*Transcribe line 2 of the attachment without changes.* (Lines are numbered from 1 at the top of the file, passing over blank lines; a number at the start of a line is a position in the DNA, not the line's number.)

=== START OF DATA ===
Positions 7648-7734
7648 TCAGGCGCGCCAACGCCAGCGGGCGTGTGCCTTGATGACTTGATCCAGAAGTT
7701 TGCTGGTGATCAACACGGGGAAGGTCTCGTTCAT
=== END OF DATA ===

7648 TCAGGCGCGCCAACGCCAGCGGGCGTGTGCCTTGATGACTTGATCCAGAAGTT